Grand Nagus   October 8th, 2008 3:27 pm ET

The Trekker in me goes for the ship named PICARD

Chet   October 8th, 2008 3:47 pm ET

Commercial space flight will be the next generation of space travel. If these companies can get to the Moon before NASA, it just shows what a terrible job NASA has done in the present day space race.

MichaelB   October 8th, 2008 4:02 pm ET

The space ship should be called the USS Al Gore. After all, didn't he invent the Moon?

Derek   October 8th, 2008 5:26 pm ET

MichaelB: Close! He invented the Mars-sized object that crashed into Earth thereby creating the Moon.

Carl   October 8th, 2008 5:41 pm ET

This is a great way to perk up interest in science, but it should be acknowledged that it is impossible to achieve this goal with a budget of $20 million. If everything goes perfectly, you might get a spacecraft into low earth orbit for that kind of money. The reason NASA and the Soviets spend billions of dollars on space programs is because it is really hard. That's why they call it rocket science.

MichaelF   October 8th, 2008 6:09 pm ET

Carl has a point, except I believe that billions are spent because they have to pay a ton over overhead and probably some kickbacks to politicians.

Jim   October 8th, 2008 6:47 pm ET

Carl: $20 million might be enough for a team to break even. The SpaceX Falcon 1e ($9.1M, due in 2010) will have a payload adequate for the Google Lunar X Prize competition. The existing Falcon 1 ($7.9M, successfully launched in September) might be just barely adequate for a very small lunar rover mission. Hopefully the cost of access to space will continue to go down. SpaceX is doing a lot to help here.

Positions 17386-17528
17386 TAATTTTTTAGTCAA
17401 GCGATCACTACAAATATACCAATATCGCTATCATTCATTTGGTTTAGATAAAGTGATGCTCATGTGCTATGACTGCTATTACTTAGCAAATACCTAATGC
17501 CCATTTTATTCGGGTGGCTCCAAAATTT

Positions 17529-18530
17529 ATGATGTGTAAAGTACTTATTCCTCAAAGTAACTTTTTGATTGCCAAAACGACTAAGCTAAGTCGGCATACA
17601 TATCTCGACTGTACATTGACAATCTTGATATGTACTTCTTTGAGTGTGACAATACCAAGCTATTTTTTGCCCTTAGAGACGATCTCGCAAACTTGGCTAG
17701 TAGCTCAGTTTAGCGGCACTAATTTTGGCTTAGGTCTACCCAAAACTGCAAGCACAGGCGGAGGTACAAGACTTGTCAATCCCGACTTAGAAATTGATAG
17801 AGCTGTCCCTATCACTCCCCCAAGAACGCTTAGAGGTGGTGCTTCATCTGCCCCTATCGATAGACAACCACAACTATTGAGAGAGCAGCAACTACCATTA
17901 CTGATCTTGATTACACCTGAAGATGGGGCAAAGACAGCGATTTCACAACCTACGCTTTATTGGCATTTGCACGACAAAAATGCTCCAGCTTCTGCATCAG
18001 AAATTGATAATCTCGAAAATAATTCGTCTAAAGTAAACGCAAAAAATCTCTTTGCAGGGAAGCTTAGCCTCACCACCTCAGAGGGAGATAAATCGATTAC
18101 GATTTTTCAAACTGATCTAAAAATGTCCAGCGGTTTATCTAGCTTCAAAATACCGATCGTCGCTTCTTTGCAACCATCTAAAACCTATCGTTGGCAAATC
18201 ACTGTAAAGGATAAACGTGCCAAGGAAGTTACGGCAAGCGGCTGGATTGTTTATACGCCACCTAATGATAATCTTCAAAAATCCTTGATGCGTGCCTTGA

OOTWOguy   October 8th, 2008 6:51 pm ET

This is sooo neat, I hope that someone achieves this goal and takes the prize. By the way if you want me to go along I would love to hitch a ride to play golf on the moon. I already have my lunar gofl certificate showing that I have purchased a trip to play on the new course proposed. Check it out at Very cool ideas for space recreation. Who knows where this all may end up.

Jim   October 8th, 2008 7:06 pm ET

As an additional data point on cost, the Northrop-Grumman Lunar Lander Challenge has a good chance of being won later this month by Armadillo Aerospace, which has reportedly invested about $5M in developing their vehicle. The NG-LLC has a vaguely similar flight profile to what an actual lunar lander would need to fly. I agree with Carl that all of this is very hard, but $20M might come close to covering the cost.

Jim   October 8th, 2008 7:24 pm ET

A final point is that Armadillo Aerospace is offering to sell their NG-LLC vehicle to Google Lunar X Prize teams for $500k, not as an actual lander, but to allow leveraging their development work as a starting point. So I doubt that the winning team will make much if any money, but $20M is still a lot of money outside of cost-plus contractors.

g.r.r.   October 8th, 2008 7:27 pm ET

Larian LeQuella,
spacex IS throwing their hat in this. They are providing relatively cheap lifts to the moon. I am guessing that they will either build a lander or will team up with armadillo to build a relatively cheap one. Say, the above for 10 million. At this time, spacex appears to be the only low costs way of getting their (low cost means below the prize amount). I would not be surprised to see these groups being backed by billionaires who treat this mice racing a maze.

Brian   October 9th, 2008 1:06 am ET